THE MARKET / Bricklin SV-1 Buying Guide
Nobody can deny that Gullwing doors are extremely cool, and they were absolutely key in securing funding for entrepreneur Malcolm Bricklin’s sports car project. The wow-factor of these doors was just what the 1970s American car market wanted, and the sharp-looking, V8-powered SV-1 could have been a serious rival to the Corvette.
Roughly $23m of funding was secured from the Canadian province of New Brunswick, which saw the opportunity to bring much-needed employment to the area. Bricklin not only wanted to take on the Corvette, but also to create the safest car in the world with the SV-1 (for Safety Vehicle One). This two-seater sports car would feature a V8 engine from AMC, a strong glassfibre bodyshell with a steel rollover structure and 5mph impact bumpers, all integrated into the wedgy design.
Launched at New York’s Four Seasons hotel in June 1974, the SV-1 soon had a healthy waiting list. At that point the factory was barely operational, and when cars did start rolling off the line it was at a much slower rate than demand required. Production costs had also spiralled, making the expensive sports car unprofitable to build unless production was ramped up.
The doors were a nightmare to engineer, one contribution to the many setbacks that ultimately doomed the project. The Bricklin’s bodyshell was glassfibre but the outer panels were lightweight, colour-impregnated acrylic plastic. It was clever stuff, but as well as limiting colour choice to orange, suntan, green, white and red, the process turned out to be very wasteful. It took a long time to refine, and in the early days up to 60% of the panels ended up rejected. AMC’s 360ci V8 produced a healthy 220bhp, and could be specified with a four-speed manual or three-speed automatic gearbox. American Motors also supplied most of the suspension components.
So cars were trickling out of the factory, but further investment was needed. The Canadian province had no choice but to inject more cash, keeping production going into 1976. Bricklin had problems getting enough engines so it switched to Ford’s Windsor V8. The manual option was dropped; power dropped, too, to 175bhp. The hydraulic door mechanism was slow, and often failed through inherent design flaws. With that and myriad other quality failings, many customers were very unsatisfied.
An estimated total of 2854 Bricklins left the production line before the company went into receivership in 1976. Today, around 1500 survive. Despite its failings, the Bricklin generated a following among a small group of devotees, and there’s still a healthy enthusiasm for the Bricklin in the US and Canada. Finding one in Europe is a different matter, however. If you did import one into the UK, at the moment you could expect to see a maximum of two others on these shores, and one of those lives in the Haynes museum. There’s a huge appeal to owning such a fascinating piece of history – and you’ll be relieved to know that enthusiasts have long since figured out how to make those doors work properly.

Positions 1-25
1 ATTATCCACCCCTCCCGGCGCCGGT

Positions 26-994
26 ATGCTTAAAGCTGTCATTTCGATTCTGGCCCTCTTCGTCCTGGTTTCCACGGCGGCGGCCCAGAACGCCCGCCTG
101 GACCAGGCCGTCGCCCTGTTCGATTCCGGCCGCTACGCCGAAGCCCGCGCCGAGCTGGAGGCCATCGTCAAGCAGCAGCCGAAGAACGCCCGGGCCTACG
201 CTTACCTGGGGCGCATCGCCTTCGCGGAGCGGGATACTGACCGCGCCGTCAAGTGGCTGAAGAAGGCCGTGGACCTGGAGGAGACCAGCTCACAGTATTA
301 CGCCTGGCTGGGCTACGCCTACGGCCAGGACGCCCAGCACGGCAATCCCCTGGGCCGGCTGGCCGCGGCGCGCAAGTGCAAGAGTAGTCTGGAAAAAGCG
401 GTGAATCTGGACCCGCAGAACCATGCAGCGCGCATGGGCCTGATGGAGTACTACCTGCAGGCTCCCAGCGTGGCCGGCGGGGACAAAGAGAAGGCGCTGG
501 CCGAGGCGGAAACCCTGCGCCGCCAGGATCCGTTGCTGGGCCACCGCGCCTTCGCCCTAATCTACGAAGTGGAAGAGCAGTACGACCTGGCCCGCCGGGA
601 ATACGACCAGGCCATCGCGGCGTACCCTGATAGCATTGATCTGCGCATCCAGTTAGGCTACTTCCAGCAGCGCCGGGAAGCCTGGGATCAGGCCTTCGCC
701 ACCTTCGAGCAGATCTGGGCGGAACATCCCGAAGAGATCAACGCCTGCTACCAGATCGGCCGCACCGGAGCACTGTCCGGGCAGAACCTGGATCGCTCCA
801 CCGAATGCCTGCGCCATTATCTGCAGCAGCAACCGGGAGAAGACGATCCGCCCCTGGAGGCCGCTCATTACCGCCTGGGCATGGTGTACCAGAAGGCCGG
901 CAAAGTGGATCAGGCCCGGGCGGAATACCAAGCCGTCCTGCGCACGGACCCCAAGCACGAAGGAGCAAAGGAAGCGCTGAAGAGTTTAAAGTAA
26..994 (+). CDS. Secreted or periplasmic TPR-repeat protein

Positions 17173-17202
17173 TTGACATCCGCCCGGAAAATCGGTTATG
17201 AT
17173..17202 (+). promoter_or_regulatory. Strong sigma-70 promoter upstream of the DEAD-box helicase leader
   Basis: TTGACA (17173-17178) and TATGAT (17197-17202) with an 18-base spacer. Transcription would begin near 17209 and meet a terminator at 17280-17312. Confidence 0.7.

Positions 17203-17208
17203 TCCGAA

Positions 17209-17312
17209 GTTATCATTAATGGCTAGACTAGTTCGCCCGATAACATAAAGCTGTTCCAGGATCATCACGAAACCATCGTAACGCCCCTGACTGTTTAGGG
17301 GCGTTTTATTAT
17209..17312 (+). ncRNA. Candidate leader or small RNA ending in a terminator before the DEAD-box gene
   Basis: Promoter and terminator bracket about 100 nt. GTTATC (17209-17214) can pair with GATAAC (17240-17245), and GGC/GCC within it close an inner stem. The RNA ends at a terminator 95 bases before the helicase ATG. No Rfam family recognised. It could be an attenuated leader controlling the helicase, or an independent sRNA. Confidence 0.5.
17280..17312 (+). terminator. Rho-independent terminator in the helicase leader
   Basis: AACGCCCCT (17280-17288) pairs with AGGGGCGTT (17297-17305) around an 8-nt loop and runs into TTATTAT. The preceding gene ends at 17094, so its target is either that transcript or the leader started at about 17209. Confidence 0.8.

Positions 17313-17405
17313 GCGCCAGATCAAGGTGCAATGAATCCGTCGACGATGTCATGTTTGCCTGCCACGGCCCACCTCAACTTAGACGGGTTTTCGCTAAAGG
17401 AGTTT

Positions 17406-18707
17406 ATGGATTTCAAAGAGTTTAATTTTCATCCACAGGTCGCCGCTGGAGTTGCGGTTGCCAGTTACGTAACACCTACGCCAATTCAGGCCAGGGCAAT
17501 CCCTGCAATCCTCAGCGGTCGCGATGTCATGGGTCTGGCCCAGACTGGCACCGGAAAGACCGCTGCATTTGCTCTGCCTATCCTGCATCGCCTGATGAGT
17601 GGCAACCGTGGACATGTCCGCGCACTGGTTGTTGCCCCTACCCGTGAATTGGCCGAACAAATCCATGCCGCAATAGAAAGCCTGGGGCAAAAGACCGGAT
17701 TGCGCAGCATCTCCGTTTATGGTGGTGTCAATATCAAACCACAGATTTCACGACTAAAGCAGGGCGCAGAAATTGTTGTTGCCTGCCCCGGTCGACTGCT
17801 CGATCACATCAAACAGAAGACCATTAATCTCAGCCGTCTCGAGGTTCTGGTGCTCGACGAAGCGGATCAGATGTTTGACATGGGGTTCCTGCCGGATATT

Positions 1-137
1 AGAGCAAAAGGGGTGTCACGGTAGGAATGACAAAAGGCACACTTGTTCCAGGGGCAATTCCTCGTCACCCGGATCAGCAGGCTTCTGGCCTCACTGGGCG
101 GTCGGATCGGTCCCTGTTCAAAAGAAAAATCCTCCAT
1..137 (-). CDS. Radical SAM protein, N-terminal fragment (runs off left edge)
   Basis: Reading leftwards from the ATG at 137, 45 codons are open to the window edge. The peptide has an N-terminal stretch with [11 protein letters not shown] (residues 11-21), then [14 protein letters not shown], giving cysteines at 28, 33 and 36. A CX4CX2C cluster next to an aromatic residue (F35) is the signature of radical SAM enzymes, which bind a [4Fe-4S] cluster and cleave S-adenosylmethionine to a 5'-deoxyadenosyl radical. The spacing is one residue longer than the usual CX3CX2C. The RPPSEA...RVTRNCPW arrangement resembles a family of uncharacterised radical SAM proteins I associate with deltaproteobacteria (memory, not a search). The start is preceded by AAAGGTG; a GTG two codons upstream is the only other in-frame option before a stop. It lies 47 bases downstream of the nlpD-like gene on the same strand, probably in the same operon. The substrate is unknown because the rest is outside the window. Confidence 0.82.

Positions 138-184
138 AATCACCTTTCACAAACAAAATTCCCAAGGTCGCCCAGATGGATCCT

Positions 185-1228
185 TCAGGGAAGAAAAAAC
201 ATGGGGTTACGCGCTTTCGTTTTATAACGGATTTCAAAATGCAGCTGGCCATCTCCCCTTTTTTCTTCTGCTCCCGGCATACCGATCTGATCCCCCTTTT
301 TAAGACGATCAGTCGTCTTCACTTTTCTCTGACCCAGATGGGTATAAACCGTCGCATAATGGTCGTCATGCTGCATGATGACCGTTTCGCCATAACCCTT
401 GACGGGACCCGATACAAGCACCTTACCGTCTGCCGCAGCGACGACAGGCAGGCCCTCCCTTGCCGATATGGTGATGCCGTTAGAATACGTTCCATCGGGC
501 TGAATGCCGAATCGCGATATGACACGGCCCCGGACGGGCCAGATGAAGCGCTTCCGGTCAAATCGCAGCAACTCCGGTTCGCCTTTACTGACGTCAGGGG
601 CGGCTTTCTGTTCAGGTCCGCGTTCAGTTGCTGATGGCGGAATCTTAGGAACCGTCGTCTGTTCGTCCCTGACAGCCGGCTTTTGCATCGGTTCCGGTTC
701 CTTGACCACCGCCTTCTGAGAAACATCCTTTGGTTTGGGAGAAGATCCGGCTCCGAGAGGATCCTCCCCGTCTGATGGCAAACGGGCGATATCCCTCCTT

What to pay
There has always been a following for the Bricklin, but the close-knit nature of the community has kept values relatively low. Near-enough perfect examples can be found from $30,000 at dealers.
Enthusiast-owned and maintained examples are available from around $15,000 to $20,000, with projects starting at less than $10,000. The cost and difficulty of restoration generally makes these an unpalatable prospect.
The better-built, Ford-engined cars are the most desirable. Upgrades won’t necessarily add value, but a well-modified and restored example can be a better ownership proposition.
What to look out for
Cosmetics should be a high priority, as original uncracked acrylic panels are extremely scarce and repairs are difficult. Glassfibre replacements are available if you don’t mind a painted car.
Both the AMC and the Ford engines are reliable and easy to maintain or upgrade.
The door mechanisms were originally hydraulic, but today most have been converted to a more robust air-lift system.